Barry Allen teams up with Deadman to take on a vengeful spirit from the past, in a perfectly standard issue of “The Flash”.
Written by Robert Venditti & Van Jensen
Illustrated by Brett Booth & Ron Frenz
The start of a major new arc for the Fastest Man Alive! In the future, The Flash is a broken man. His powers have failed him time and again at great cost to him and the city he has sworn to protect. Now he’s coming back to 2014 to stop the one event that destroyed his life. Meanwhile, in the present, Barry Allen must contend with thieves trying to capitalize on the devastation of FOREVER EVIL. It’s a tale of two timelines that ushers in one of DC’s most storied characters…featuring The New 52 debut of WALLY WEST!
One of the biggest casualties of the New 52 reboot was Wally West. Yes, Stephanie was missed in Gotham, but she was a relatively new introduction to the DCU. Wally West, on the other hand, was the Flash for an entire generation of comic book readers. Stepping into the red tights after Barry Allen’s death in ‘Crisis on Infinite Earths, Wally West accomplished the incredible task of being a sidekick who actually stepped into the shoes of the mentor so well that the later’s death actually seemed permanent. Barry Allen did return, however, and with a TV show and Justice League film in the works, it appears that he is once again the headlining Flash at DC. But now, after 2 and a half years in comic book limbo, Wally returned but it’s not quite the character readers are familiar with.
Fresh off the events of “Forever Evil” (which actually hasn’t finished yet due to delays), Barry Allen is determined to repair Central City after the damage done by the Crime Syndicate and the Rogues. Barry’s mood is damped when he finds a 12-year-old spray painting in an alley. He brings the kid to the precinct until his guardian shows up, and Barry is soon distracted by an irate police captain and literally hundreds of new cases that have been opened. Reporter Iris West arrives at the station, not for a scoop, but to retrieve her nephew Wally, the young vandal. At this point a second parallel story begins, set two decades in the future as Barry, having achieved new levels of power, mourns the death of Wally and tells an aged and injured Iris that he will go back to change the future. Flashback to the future!
The status of this book as an annual gives writers Robert Venditti and Van Jensen about a dozen more pages to play around with, and they use the extra space to their full advantage. This is a big story, dealing with the wide range of the Flash’s allies and adversaries in two different timelines. They fill their plate with tasks, like dealing with the ‘Forever Evil’ fallout, starting a new “Flash” arc, and revamping beloved characters, and the writers seemingly accomplish everything they set out to do. The story is very well paced, and doesn’t feel overstuffed, and perfectly sets up the world of “The Flash”. The issue is a little heavy on the dialog, but it’s not wrought with exposition.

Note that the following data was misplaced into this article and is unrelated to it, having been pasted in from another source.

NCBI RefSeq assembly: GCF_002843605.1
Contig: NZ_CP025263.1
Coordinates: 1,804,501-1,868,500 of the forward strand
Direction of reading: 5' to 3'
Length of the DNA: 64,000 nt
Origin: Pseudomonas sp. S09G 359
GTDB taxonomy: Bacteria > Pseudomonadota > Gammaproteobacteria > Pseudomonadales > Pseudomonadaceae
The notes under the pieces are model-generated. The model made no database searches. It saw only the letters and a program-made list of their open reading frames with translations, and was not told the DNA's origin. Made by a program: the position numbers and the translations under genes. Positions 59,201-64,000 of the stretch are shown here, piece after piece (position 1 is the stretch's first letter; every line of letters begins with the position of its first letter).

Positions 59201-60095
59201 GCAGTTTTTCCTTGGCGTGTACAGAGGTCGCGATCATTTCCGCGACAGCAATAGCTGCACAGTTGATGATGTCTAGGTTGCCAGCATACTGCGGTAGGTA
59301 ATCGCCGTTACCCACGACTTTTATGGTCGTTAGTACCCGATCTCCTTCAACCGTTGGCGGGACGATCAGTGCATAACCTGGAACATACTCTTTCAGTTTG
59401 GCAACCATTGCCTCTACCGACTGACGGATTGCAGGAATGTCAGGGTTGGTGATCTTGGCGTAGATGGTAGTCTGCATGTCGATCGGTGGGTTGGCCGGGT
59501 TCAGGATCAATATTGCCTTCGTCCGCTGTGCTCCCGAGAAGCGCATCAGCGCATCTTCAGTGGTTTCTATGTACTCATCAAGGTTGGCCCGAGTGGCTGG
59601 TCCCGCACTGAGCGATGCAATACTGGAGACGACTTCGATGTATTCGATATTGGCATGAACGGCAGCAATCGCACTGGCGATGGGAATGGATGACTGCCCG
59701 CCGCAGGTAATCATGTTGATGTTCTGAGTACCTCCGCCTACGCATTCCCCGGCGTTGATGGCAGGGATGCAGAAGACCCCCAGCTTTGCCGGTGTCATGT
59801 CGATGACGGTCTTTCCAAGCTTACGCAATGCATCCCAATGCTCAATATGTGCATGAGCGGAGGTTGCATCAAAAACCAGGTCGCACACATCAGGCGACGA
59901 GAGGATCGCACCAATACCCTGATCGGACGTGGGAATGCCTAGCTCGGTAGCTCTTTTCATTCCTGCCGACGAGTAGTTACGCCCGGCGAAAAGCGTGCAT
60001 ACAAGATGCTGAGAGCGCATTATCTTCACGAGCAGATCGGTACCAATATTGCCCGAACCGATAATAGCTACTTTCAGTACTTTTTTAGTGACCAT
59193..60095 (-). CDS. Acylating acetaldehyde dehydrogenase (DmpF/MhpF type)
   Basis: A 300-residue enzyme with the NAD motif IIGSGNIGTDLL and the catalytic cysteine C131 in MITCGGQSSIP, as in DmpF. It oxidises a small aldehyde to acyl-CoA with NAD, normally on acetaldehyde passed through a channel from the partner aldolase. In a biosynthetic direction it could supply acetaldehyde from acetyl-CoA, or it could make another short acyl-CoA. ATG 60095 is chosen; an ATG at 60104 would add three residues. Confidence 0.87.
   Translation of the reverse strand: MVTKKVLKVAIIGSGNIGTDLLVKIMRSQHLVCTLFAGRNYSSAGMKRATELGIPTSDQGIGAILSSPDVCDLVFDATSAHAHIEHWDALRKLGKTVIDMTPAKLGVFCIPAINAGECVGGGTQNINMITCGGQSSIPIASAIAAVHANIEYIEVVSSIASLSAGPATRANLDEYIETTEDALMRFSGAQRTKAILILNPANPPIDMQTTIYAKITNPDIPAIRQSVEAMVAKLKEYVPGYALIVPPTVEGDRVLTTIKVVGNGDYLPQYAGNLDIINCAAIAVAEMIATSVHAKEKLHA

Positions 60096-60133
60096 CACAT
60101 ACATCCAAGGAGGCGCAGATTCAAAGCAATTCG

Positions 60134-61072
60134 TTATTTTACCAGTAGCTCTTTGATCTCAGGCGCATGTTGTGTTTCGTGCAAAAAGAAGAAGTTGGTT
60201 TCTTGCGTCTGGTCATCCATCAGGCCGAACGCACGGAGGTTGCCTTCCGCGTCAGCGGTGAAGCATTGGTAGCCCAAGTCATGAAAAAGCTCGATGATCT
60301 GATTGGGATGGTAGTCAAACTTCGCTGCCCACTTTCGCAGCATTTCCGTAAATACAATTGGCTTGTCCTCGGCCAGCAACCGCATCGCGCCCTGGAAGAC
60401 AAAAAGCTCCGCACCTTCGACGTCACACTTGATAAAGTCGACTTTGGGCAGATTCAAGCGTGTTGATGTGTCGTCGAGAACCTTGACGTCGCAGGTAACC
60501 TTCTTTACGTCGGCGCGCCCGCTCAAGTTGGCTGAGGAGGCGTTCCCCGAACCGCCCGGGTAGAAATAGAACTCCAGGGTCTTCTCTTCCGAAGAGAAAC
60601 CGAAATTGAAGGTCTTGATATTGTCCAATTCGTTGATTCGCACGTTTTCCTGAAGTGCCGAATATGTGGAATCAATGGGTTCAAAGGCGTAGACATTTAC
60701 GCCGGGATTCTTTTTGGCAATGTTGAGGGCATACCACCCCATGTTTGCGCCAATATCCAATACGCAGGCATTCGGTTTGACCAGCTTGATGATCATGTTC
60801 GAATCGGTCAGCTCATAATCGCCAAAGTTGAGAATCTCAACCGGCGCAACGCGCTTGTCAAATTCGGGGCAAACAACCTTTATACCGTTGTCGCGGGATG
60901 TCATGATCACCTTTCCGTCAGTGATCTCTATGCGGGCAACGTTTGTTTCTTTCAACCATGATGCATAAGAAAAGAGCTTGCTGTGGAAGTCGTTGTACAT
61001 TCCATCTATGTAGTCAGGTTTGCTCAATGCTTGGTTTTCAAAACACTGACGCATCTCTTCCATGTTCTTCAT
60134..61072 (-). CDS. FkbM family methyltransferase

The thing that everyone will take away from this issue is the return of Wally West, but not the Wally that readers remember; he’s not the co-Flash, he’s not even Kid Flash, and he has been re-imagined as biracial. There are going to be some ugly comments on the message boards. To the writers’ credit, the race change doesn’t come across as gimmicky or worse, exploitive in this issue. If this is an honest attempt to diversify the rather waspy world of superheroes, they’re off on the right foot. The flipside is that it’s Wally’s death that propels the actions of future Barry, and stimulate an emotional response from the reader. It feels like they are using the audience’s attachment to old Wally, while revamping the character to such an extent that it’s really just a shared name. It works, more or less, but it is like the authors are trying to have they’re Wally West cake and eat it to.Continued below
The present and future timelines in “The Flash Annual” #3 are pencilled by two different artists. The present scenes are drawn by Ron Frenz, whose clean and angular lines seem will suited to a city emerging from turmoil. The best way to describe the look of Frenz’ scene is crisp, making Central City seem almost Metropolitan in nature. His style is just slightly less than realistic but this gives this portion of the issue a lighter and airy feel, even as everyone is trying to dig out of the rubble of the Crime Syndicate. One thing about Frenz’ style that definitely stands out his the angular borders he gives to all the panels. It suits a character like the Flash, and is designed to give the pages a strong feeling of momentum, but some readers could find it distracting.
Brett Booth draws the darker future timeline, and it provides a great dichotomy with the Central City of the present. Booth just wrapped up an extended run on “Nightwing” so he knows exactly how to draw angry, night-based heroes, which strangely applies to future Barry. Booth’s style is very realistic, and is apt for the grim timeline, and for making a potentially comical villain like Gorilla Grood seem pretty terrifying. Flash himself has new costume/look, which manages to seem like a gritty version of Flash’s duds without going all ‘90’s on it. The bulk of the action scenes are found in the future timeline, and Booth renders the brutal fight to a visceral level of detail. This is a far more ruthless version of Barry, and Booth’s art greatly adds to the feeling of wrongness in the future.
Final Verdict: 8.5 – Buy. This issue is the best jumping on point for “The Flash” since the reboot, and even if Wally West is a little different, it’s still nice to have him back.